Topic:Open and closed Systems
This topic forms part of the systems and complexity area of study. People who are competent in the topic can apply their knowledge of artificial and natural ecosystems, hierarchies of environmental systems, and the difference between closed systems and open systems to understand and conduct experiments into optimum system operations.
Expected competencies after study of this topic are:
- being able to describe the difference between a closed, open, and isolated systems
- understanding the five environmental systems in ecological systems theory (microsystems, mesosystems, exosystem, macrosystem, and chronosystems) and how to describe a real-world systems environment using these concepts
- being able to describe ecological scales and control levels (microcosms, mesocosms and macrocosms)
- being able to describe an experiment using a microcosm or mesocosm that can usefully test a hypothesis about proposed systems changes
Systems can be described as operating in one of three primary modes:
- Open systems exchange matter and energy with its surroundings. Most systems are open, including ecosystems.
- Closed systems exchange energy but not matter. Closed systems are extremely rare in nature. No natural closed systems exist on Earth but the planet itself can be thought of as an “almost” closed system.
- An isolated system exchanges neither matter nor energy.
Systems are almost always open, nested and overlapping. Several frameworks have been proposed to examine and generate hypotheses of behaviours arising from the bi-directional influences across these levels of systems. For example:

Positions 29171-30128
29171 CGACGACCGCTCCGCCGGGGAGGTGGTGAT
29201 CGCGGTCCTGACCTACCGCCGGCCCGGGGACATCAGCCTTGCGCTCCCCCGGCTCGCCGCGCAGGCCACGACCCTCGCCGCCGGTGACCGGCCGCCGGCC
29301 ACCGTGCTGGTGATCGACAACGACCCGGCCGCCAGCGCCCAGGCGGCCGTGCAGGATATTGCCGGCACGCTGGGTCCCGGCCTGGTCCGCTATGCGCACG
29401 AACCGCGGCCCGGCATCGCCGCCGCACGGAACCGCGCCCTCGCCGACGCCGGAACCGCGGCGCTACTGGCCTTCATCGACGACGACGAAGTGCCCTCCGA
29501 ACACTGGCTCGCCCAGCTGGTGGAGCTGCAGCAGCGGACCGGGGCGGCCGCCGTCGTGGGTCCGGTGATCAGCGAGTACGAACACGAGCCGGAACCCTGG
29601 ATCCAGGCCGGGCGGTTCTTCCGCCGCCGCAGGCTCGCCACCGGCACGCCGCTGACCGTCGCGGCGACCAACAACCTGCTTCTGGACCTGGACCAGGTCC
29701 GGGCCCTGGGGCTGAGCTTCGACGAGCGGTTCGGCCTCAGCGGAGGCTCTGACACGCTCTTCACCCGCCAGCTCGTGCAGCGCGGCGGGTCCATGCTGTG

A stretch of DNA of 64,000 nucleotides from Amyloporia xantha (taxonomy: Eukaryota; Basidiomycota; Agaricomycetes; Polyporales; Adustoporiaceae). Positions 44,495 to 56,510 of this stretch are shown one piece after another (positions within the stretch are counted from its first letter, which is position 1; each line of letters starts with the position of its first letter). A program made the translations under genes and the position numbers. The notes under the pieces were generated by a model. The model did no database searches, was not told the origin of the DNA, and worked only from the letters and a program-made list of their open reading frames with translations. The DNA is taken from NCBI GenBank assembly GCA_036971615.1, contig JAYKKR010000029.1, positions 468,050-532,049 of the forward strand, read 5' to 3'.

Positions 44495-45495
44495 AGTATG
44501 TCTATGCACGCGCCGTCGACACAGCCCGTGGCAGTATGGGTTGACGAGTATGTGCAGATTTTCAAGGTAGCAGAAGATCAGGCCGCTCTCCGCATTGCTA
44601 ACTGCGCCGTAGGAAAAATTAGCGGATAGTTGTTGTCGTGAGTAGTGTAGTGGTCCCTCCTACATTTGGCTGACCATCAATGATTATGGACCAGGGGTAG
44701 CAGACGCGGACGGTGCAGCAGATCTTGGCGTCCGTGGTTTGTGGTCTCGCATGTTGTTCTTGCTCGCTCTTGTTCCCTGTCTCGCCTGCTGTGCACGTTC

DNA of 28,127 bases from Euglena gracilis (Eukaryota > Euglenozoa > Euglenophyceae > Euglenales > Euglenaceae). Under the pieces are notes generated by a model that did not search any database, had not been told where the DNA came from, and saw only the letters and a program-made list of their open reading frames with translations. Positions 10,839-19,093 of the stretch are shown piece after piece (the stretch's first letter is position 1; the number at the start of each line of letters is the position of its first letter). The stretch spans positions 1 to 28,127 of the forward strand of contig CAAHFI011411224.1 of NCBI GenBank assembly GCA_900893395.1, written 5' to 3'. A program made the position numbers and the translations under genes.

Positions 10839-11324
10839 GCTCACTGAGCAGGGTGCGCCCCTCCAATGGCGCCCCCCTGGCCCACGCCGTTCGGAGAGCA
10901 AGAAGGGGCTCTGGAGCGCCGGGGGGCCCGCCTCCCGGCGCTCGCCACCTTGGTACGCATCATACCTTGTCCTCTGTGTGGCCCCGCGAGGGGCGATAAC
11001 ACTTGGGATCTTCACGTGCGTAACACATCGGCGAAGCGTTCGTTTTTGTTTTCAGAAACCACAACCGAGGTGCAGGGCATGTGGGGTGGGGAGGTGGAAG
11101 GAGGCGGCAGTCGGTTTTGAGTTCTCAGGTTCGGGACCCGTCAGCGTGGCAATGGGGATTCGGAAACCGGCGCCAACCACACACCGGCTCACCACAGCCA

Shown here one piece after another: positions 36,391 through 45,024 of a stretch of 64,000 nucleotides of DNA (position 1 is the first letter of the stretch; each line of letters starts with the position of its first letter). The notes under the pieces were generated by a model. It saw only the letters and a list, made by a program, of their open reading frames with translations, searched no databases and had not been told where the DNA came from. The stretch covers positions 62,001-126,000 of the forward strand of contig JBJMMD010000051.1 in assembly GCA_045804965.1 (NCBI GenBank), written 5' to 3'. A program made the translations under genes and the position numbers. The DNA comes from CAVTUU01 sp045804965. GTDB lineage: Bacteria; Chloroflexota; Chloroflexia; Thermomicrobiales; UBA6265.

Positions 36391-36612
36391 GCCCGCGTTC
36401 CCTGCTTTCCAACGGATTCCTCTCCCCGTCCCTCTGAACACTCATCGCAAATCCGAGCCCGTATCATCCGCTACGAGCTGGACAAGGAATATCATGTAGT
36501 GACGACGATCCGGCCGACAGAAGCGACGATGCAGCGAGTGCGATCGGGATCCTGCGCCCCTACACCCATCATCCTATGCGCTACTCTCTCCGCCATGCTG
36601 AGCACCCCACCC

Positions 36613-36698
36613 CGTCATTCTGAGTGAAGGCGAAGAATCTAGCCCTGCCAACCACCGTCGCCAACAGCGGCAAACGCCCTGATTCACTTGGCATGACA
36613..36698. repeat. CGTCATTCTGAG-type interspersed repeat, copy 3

- Bronfenbrenner Ecological systems theory (later the bioecological model) examines individuals' relationships within communities and the wider society using a set of nested systems
- Panarchy provides a model for systems evolution over time by describing a nesting of systems whereby smaller, faster levels invent and experiment while the larger levels stabilise and conserve accumulated memory
Most systems are open, including ecosystems. In forest ecosystems plants fix energy from light entering the system during photosynthesis. Nitrogen is fixed by soil bacteria. Herbivores that live within the forest canopy may graze in adjacent ecosystems such as a grassland, but when they return they enrich the soil with feces. After a forest fire top soil may be removed by wind and rain. Mineral nutrients are dissolved out of the soil and transported in ground water to streams and rivers ... Closed systems are extremely rare in nature. No natural closed systems exist on Earth but the planet itself can be thought of as an “almost” closed system.—Nigel Gardner, Types of System
The panarchy framework connects adaptive cycles in a nested hierarchy. There are potentially multiple connections between phases of the adaptive cycle at one level and phases at another level. Two significant connections are labeled 'revolt' and 'remember'. The smaller, faster, nested levels invent, experiment and test, while the larger, slower levels stabilize and conserve accumulated memory of system dynamics. In this way, the slower and larger levels set the conditions within which faster and smaller ones function ... the dynamic of each level which is organized in the four phase cycle of birth, growth and maturation, death and renewal. That cycle is the engine that periodically generates the variability and novelty upon which experimentation depends ... The adaptive cycle explicitly introduces mutations and rearrangements as a periodic process within each hierarchical level in a way that partially isolates the resulting experiments, reducing the risk to the integrity of the whole structure.—Resilience Alliance, Panarchy